Make ready for the Christ, Whose smile, like lightning,
Sets free the song of everlasting glory
That now sleeps, in your paper flesh, like dynamite.
—Thomas Merton, “The Victory”
Anglican mystic and author Evelyn Underhill (1875–1941) shares her perspective on the importance of Jesus’ incarnation and this season in the church’s life:
The Christmas Mystery has two parts: the Nativity and the Epiphany. A deep instinct made the Church separate these two feasts. In the first we commemorate God’s humble entrance into human life, the emergence and birth of the Holy, and in the second its manifestation to the world, the revelation of the Supernatural made in that life. And the two phases concern our inner lives very closely too. The first only happens in order that the second may happen, and the second cannot happen without the first. Christ is a Light to lighten the Gentiles as well as the Glory of His people Israel. Think of what the Gentile was when these words were written—an absolute outsider. All cosy religious exclusiveness falls before that thought. The Light of the world is not the sanctuary lamp in your favourite church. . . .
Underhill continues by exploring what it means for Christ to be born in our lives and souls:
Beholding His Glory is only half our job. In our souls too the mysteries must be brought forth; we are not really Christians till that has been done. “The Eternal Birth,” says [Meister] Eckhart, “must take place in you.”  And another mystic says human nature is like a stable inhabited by the ox of passion and the ass of prejudice; animals which take up a lot of room and which I suppose most of us are feeding on the quiet. And it is there between them, pushing them out, that Christ must be born and in their very manger He must be laid—and they will be the first to fall on their knees before Him. Sometimes Christians seem far nearer to those animals than to Christ in His simple poverty, self-abandoned to God.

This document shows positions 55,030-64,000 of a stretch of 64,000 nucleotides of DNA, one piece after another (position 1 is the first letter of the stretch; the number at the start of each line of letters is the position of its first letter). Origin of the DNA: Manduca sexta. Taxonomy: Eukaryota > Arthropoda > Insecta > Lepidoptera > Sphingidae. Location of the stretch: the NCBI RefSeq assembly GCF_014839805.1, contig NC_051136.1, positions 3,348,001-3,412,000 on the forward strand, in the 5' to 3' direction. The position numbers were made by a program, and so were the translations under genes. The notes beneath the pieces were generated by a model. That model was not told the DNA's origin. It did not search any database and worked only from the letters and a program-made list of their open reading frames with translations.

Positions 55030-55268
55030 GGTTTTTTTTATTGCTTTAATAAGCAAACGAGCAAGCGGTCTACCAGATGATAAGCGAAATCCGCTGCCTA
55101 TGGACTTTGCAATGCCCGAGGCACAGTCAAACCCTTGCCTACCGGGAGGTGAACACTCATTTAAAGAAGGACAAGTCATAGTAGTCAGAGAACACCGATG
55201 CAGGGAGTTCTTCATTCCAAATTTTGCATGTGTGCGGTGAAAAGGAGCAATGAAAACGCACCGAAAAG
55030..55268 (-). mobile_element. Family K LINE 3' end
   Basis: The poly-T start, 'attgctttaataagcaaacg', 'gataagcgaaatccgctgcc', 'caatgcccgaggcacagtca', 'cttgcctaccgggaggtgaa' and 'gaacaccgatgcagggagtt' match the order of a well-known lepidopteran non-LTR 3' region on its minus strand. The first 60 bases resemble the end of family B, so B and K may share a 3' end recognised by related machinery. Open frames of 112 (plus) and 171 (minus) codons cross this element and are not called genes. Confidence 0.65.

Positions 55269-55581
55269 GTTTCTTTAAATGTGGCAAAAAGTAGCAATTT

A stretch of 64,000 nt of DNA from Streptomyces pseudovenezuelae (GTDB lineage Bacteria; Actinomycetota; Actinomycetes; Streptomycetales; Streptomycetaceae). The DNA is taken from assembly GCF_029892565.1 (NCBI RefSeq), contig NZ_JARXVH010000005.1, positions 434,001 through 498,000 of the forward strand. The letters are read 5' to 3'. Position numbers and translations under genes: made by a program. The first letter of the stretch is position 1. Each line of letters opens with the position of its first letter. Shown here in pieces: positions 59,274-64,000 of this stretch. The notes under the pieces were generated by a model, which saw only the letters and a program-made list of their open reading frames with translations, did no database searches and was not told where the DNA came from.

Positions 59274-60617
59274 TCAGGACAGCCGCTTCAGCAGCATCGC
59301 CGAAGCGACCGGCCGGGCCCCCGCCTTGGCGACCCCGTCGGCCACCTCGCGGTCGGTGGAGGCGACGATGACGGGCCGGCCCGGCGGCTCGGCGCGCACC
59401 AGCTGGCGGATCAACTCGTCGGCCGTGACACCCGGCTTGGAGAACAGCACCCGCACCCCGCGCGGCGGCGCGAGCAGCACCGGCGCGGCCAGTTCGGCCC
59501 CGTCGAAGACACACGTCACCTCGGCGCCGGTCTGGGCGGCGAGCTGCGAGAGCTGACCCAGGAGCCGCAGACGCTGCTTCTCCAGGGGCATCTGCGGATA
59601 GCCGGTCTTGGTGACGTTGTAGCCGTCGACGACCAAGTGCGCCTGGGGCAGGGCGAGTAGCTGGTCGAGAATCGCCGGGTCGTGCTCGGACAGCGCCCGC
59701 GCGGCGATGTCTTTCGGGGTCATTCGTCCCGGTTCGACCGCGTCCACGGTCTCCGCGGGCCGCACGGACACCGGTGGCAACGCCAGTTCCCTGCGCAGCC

The birth of Christ in our souls is for a purpose beyond ourselves: it is because His manifestation in the world must be through us. Every Christian is, as it were, part of the dust-laden air which shall radiate the glowing Epiphany of God, catch and reflect His golden Light. Ye are the light of the world—but only because you are enkindled, made radiant by the One Light of the World. And being kindled, we have got to get on with it, be useful. As Christ said in one of His ironical flashes, “Do not light a candle in order to stick it under the bed!” [Mark 4:21] . . .
When you don’t see any startling marks of your own religious condition or your usefulness to God, think of the Baby in the stable and the little Boy in the streets of Nazareth. The very life was there which was to change the whole history of the human race.
 Meister Eckhart, Dum Medium Silentium Tenerent Omnia (When Silence Encompassed All Things), Sermon on Wisdom 18:14. This apocryphal book is included in Catholic but not in Protestant Bibles.
Evelyn Underhill, “Incarnation and Childhood,” in Light of Christ: Addresses Given at the House of Retreat, Pleshey, in May, 1932 (Wipf and Stock: 2004), 40, 41–42, 45.
Story from Our Community:
A lovely gift of fresh flowers was left at our front door with only the name of the florist and “Merry Christmas.” Mystified, we checked with family members and the florist to no avail. I am left with the warmth of a gift from an unknown and will bask in the love and grace I feel by its presence, reminded that the essence of the Babe’s birth is found sharing Love to all we meet. —Genevieve M.
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